So many times we think there is a fence blocking us from that better job, that business deal, or the arrangement we want most with our partners. But I’ve found that when I poke at that fence, it’s usually just an illusion, like the perceived rule that I have to be at the office to work.
The universe is way more malleable than we think. You just have to learn to prod the right spots and in the right way, and it will give.
Here are the rules I’ve learned about the art of asking:
1. Start with why. Your first step is to find the overlap between what you want most and what the person who can give it to you wants most. Make that the basis for your request. In his wonderful TED Talk, Simon Sinek talks about how leaders urge people to act. He says to give them a 'why' behind the plan, a reason for it, and this reason will urge the people you want to say 'Yes' and act in your favor. The why is attached to our emotional core, Sinek says, which is why we should go for the deepest reason first. For my boss, I started with the idea that I wanted to work for the company for a long time. For him then, the why was the benefit of knowing that my position was covered, and they wouldn’t have to replace me.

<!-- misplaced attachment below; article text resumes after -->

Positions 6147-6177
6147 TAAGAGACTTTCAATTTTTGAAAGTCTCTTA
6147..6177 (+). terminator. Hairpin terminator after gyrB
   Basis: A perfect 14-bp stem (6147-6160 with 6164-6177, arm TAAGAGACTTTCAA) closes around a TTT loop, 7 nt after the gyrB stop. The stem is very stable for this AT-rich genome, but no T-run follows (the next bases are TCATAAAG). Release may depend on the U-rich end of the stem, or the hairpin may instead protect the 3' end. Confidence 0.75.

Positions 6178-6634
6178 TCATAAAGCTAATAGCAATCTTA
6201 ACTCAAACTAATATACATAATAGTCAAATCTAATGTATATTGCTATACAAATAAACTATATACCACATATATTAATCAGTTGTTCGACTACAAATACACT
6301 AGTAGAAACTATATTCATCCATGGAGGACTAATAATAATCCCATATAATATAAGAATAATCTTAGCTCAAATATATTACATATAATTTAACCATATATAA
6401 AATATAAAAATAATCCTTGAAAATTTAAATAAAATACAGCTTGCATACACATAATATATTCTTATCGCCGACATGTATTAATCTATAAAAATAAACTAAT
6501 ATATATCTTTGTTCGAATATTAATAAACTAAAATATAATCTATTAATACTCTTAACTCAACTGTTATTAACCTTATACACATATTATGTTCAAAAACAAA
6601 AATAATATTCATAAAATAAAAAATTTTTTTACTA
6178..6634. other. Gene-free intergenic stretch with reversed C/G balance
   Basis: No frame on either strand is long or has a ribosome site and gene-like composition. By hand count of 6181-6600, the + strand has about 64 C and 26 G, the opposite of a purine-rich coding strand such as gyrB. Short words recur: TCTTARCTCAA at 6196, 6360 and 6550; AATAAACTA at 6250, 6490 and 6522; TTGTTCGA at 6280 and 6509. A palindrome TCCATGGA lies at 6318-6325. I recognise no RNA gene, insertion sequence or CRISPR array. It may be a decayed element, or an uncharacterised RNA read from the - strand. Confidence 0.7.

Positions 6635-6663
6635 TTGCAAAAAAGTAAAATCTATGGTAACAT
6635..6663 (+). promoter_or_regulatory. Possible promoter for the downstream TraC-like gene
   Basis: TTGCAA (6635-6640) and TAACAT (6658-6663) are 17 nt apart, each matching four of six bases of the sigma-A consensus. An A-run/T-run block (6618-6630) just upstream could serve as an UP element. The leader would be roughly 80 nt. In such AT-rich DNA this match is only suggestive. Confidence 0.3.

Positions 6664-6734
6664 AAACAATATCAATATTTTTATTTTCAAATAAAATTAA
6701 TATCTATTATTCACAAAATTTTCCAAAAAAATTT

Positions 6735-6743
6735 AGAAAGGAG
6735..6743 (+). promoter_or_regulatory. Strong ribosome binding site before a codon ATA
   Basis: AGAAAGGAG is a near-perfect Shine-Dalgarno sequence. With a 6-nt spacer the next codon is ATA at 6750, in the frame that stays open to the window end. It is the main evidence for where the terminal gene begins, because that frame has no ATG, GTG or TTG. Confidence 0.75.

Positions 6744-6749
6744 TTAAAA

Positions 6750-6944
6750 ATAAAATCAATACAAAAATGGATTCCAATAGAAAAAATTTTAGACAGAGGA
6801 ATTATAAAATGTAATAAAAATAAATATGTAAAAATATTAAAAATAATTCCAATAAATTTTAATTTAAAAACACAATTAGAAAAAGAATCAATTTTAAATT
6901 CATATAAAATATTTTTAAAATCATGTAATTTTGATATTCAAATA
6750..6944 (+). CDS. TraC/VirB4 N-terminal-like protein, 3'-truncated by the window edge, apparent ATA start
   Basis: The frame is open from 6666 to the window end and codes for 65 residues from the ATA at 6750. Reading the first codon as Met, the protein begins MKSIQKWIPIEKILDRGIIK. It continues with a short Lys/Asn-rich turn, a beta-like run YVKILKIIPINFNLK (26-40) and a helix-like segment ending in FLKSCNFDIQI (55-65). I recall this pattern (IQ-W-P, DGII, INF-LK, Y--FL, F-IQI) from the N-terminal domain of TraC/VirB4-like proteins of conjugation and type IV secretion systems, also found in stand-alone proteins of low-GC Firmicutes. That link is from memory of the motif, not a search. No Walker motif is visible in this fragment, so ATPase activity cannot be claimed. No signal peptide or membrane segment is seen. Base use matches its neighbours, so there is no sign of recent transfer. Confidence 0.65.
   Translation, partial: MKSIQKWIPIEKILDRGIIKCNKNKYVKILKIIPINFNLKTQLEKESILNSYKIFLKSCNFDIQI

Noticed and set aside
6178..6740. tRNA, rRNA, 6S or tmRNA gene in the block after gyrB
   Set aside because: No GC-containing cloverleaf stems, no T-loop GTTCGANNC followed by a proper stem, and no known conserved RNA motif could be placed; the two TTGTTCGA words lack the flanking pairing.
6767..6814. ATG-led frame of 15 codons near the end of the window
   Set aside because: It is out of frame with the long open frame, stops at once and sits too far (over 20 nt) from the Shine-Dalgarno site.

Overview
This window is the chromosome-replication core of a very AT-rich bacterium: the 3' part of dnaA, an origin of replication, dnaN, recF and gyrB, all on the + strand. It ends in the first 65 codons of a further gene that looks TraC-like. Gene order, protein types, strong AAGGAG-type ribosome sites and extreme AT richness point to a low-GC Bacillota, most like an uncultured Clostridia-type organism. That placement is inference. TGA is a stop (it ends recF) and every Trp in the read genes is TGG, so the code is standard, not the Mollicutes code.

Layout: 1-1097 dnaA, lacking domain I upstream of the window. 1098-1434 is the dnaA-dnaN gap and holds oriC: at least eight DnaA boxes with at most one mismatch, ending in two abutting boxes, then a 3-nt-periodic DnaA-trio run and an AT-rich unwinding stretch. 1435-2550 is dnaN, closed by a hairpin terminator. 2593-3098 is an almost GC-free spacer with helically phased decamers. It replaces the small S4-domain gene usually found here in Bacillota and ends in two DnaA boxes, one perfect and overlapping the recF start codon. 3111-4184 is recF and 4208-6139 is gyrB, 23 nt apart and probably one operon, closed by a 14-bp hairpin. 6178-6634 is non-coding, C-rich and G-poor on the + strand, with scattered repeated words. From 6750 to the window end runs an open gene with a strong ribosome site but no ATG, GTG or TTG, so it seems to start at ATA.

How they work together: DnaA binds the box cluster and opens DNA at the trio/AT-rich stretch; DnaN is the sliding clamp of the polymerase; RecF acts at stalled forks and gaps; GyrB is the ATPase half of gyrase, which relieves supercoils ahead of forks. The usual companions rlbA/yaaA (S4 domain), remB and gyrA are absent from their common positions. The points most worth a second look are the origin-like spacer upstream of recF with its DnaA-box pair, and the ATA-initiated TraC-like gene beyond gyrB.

2. Frame the question in your favour. Even if the person you’re asking stands to lose something, frame the question in a positive way. The way I framed my request was that I would save an hour and a half commute each day I worked from home, and that would make my job more sustainable through the grad school program I was starting (another hint-hint: I won’t quit any time soon). I didn’t highlight that they would lose face-time with me or that I would miss meetings. I kept it positive and focused on what they stood to gain from it.
3. Anticipate and answer their exceptions before they have a chance to bring them up. People don’t like change in general, and usually when you’re asking for something, it’s going to involve a change. I assured the big boss that I would be available at all times for phone calls and that I would answer emails within two hours. I guaranteed him that I would come in for any emergencies. If you leave the askee with no more questions or objections, they might find no reason not to say yes.